The Cray series of super computers have been pretty much symbolic for high-powered computing since the 1970s, and to this day there’s a certain level of mysticism to them. Much of this is also helped by how rare these systems were and are today. Unlike Commodore, Apple and IBM PC systems which got sold by the truckload, Cray super computers and the much smaller workstation systems were and are significantly more rare. Despite or perhaps because of this [Andras Tantos] embarked on a decade-long quest to bring together what is left of the Cray legacy in the form of the Cray Files.
Part of this is a Cray system simulator that can be found on GitHub as well as online. This simulator allows you to run software written for the Cray X-MP (1982), Y-MP (1988), J90 (1994) and SV1 (1998), which covers essentially all major Cray systems after the Cray 1 and up till when Cray had become part of SGI in 1996. Described in the blog is the extensive archaeological work [Andras] had to undertake to unearth and resurrect these systems. Along the way he got a few lucky breaks, such as when finding two UNICOS CD images on Archive.org, and when people who used to work with Cray systems still had software and such lying around, along with the treasure trove of knowledge contained in their memories.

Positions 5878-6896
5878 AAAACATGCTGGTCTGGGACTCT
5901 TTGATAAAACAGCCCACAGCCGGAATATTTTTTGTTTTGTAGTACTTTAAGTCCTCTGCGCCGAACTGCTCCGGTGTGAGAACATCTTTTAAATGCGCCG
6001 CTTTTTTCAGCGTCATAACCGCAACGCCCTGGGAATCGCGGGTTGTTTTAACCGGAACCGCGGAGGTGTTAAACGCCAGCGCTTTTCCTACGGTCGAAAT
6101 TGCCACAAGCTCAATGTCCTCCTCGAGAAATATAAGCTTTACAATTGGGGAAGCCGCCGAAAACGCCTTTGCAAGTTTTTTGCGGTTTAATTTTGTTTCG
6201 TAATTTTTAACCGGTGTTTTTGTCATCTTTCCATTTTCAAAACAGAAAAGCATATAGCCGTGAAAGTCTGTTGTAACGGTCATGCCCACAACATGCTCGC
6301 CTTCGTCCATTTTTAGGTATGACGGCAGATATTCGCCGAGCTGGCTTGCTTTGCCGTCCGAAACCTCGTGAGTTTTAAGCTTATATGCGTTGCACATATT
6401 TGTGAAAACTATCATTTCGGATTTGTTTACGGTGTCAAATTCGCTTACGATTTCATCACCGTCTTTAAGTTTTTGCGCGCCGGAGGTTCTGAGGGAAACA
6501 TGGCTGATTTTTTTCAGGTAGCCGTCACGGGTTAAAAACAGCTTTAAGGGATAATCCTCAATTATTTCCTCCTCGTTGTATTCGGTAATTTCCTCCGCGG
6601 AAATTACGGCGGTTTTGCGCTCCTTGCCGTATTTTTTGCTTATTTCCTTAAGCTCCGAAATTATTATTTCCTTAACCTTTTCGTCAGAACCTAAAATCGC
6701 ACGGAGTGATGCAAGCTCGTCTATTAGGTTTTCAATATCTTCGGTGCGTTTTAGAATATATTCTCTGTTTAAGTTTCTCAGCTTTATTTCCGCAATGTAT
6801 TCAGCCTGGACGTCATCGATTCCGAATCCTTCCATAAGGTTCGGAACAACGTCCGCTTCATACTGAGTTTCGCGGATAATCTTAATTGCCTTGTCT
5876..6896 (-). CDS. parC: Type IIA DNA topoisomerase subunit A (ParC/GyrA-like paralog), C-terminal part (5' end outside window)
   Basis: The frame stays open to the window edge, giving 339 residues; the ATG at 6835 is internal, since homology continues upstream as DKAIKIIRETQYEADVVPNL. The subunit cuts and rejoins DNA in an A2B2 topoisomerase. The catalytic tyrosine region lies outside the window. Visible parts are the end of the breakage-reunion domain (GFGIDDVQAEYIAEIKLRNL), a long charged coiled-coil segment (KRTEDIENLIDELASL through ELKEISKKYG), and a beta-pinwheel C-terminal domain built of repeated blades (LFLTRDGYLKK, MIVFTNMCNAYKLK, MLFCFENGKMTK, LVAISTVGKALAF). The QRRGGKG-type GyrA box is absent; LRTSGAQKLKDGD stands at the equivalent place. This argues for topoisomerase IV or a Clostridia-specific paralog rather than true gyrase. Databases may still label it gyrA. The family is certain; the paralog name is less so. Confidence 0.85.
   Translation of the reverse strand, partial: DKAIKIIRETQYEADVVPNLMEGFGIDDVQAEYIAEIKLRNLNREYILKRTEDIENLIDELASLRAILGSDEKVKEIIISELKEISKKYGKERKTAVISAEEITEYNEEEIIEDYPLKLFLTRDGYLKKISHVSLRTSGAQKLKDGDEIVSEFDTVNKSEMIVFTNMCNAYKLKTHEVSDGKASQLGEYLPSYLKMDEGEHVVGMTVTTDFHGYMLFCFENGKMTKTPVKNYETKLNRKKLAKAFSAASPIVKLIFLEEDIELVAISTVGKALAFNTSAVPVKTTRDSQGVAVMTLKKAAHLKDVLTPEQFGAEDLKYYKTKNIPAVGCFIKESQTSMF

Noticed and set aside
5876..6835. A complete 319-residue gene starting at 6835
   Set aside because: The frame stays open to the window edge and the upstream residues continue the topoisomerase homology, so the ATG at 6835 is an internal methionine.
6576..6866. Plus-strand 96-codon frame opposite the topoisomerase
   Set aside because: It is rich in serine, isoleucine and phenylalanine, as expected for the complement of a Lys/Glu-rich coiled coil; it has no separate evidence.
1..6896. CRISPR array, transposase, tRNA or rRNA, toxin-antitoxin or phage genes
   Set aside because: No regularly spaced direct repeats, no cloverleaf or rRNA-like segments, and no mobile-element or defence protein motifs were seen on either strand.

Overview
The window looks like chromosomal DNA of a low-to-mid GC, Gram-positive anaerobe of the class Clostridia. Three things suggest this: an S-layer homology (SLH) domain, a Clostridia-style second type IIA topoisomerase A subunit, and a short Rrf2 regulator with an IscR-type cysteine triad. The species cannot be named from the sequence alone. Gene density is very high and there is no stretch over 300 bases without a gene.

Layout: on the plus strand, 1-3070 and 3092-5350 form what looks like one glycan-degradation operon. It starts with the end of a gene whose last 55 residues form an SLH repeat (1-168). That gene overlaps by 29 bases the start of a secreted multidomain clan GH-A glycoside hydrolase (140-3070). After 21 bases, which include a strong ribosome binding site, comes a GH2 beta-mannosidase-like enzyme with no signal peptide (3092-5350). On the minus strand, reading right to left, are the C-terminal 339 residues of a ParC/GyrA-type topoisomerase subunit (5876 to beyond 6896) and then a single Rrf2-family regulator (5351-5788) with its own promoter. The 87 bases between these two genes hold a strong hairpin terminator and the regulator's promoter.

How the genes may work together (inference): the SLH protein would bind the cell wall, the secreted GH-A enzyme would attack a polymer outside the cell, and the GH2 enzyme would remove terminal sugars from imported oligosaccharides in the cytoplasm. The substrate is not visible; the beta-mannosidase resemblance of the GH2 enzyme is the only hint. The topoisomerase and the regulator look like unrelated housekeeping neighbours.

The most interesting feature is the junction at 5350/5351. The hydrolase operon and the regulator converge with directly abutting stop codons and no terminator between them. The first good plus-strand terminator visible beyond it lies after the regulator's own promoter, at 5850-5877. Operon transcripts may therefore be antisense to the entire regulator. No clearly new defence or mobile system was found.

Although these Cray computer systems are as solidly obsolete as SGI and Sun’s once high-end systems of the 1990s are today, very few would have gotten a chance to use any of those systems, which makes it even more important that they are preserved. As an ongoing project, [Andras] is asking for anyone who might be able to fill in some of the remaining blanks to contact him.
[Heading photo: Cray X-MP serial number 302 being assembled (Credit: Andy Gelme)]